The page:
Re: The Impact On The Public Was Terrible
This is what you get when you make a ship "The Pride of the Royal Navy". The ship was almost a celebrity in it's own right, appearing in naval reviews, news reels, tea and cigarette cards, encyclopaedias, and 'Boys Own...' type books between the war. The same could be said about HMS Ark Royal, as well.
It is clear that when HMS Hood entered service in the early 1920's, she was one of the most modern ships afloat, with her sheer size, speed and beauty, for a warship, making her easily recognisable.
Unfortunately, she inherited the worst design characteristics of British battle cruisers from the first world war, and rapidly fell behind contemporary capital warship design between the wars.
In the mid 1930s, she was supposed to have had a major refit, strengthening the deck armour and changing the shell supply system, and having 'modern' fire control and aircraft detection radar and defence fitted. But the uncertainty of when hostilities with Germany would start, and the emergency capital shipbuilding program that was in progress meant that this never happened, and when the war started, she was in a very poor condition. She should not really have been sent against an adversary such as Bismark, especially not with HMS Prince of Wales, which had not actually been accepted into service, so was not ready for combat.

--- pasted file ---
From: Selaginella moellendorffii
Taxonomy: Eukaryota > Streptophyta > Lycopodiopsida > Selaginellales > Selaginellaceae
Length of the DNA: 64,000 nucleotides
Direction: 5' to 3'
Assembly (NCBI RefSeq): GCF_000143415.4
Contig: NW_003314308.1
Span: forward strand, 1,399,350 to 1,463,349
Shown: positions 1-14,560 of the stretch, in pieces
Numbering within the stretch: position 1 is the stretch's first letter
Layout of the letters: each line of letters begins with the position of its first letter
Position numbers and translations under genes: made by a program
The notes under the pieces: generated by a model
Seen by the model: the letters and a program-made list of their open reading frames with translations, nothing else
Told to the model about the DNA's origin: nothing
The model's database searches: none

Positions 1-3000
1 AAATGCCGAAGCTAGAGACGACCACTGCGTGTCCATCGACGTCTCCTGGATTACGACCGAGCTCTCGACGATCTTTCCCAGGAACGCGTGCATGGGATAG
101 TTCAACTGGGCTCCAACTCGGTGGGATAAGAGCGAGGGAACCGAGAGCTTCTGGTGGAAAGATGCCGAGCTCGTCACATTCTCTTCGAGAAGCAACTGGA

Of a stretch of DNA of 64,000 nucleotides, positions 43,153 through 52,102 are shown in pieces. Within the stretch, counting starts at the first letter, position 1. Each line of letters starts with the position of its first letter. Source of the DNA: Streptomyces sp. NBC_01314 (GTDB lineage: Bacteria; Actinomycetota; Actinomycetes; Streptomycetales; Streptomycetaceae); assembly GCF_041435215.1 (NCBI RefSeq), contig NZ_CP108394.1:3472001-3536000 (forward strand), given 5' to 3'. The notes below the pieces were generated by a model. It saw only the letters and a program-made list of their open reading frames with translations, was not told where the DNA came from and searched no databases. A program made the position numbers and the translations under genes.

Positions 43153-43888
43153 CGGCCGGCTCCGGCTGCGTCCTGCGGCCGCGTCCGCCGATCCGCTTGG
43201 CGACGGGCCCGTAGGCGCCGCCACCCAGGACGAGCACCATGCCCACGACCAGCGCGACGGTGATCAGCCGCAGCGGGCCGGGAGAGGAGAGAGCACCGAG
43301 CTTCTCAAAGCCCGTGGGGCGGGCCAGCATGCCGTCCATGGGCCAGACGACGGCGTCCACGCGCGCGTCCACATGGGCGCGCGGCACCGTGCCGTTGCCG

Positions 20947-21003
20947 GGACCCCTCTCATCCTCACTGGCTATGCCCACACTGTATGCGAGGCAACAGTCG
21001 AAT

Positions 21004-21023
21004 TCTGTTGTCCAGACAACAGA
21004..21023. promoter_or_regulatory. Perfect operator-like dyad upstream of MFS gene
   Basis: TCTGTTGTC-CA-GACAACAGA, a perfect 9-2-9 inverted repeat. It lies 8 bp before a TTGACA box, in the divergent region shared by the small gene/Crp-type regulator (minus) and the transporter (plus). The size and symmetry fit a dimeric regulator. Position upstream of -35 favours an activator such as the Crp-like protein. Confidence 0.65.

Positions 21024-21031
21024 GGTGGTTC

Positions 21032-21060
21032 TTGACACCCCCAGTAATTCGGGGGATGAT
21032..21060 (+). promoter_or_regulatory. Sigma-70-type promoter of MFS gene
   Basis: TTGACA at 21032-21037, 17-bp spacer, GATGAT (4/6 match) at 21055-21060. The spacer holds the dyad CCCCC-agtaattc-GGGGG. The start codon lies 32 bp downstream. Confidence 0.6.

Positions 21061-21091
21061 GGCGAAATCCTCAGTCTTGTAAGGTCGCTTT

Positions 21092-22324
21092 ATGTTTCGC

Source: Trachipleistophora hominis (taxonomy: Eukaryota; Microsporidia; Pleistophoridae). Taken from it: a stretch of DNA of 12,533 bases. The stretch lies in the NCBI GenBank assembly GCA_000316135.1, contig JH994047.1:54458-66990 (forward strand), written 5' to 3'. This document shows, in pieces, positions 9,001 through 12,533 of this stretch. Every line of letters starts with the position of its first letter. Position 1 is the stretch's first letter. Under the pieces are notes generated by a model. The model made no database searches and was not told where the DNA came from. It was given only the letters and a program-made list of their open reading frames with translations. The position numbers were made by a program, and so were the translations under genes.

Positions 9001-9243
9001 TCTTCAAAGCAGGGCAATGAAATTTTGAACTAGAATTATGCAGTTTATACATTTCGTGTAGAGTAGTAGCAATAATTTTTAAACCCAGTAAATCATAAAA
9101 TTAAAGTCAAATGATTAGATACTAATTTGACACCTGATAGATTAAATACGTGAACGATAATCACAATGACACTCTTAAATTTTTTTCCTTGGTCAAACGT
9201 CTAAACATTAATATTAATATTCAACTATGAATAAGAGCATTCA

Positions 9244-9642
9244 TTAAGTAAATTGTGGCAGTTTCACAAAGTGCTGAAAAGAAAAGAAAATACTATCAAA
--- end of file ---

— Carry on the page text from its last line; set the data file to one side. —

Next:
But such was the desperate need for capital ships, there was no alternative, and the rest is, as is said, history. There was an element of (bad) luck involved, but the outcome of that battle was almost a foregone conclusion. Hood would never have returned from the encounter in a good condition, and in hindsight, the outcome, although tragic, was actually about as good as could have been expected. This is because sufficient damage was done to Bismark to make it so that rather than continuing on to the Atlantic, she turned and headed for Breast for repairs, which gave Force 'H' the chance to find and damage her further, leading to her eventual demise.
If Bismark had turned back, and remained a potent force until Tirpitz was completed, the Royal Navy would have had to keep significantly more ships in home waters, and escorting convoys.
Imagine how difficult a force consisting of Bismark, Tirpitz, Scharnholst and Gneisenau, together with the Hipper class criusers would have been to cope with. It would have been really difficult for the Home Fleet to stand up against it, even though the Royal Navy would technically outnumber them.
The spin off from that would have changed the outcome of the war in the Mediterranean and the Far East. It is often easy to overlook the value that the British carriers gave in the Indian sea and Western Pacific while the US was so woefully short of carriers after the battles of the Coral Sea and Midway, and the Med. was critical for North Africa.
So the loss was tragic, as is most war, but it served a purpose.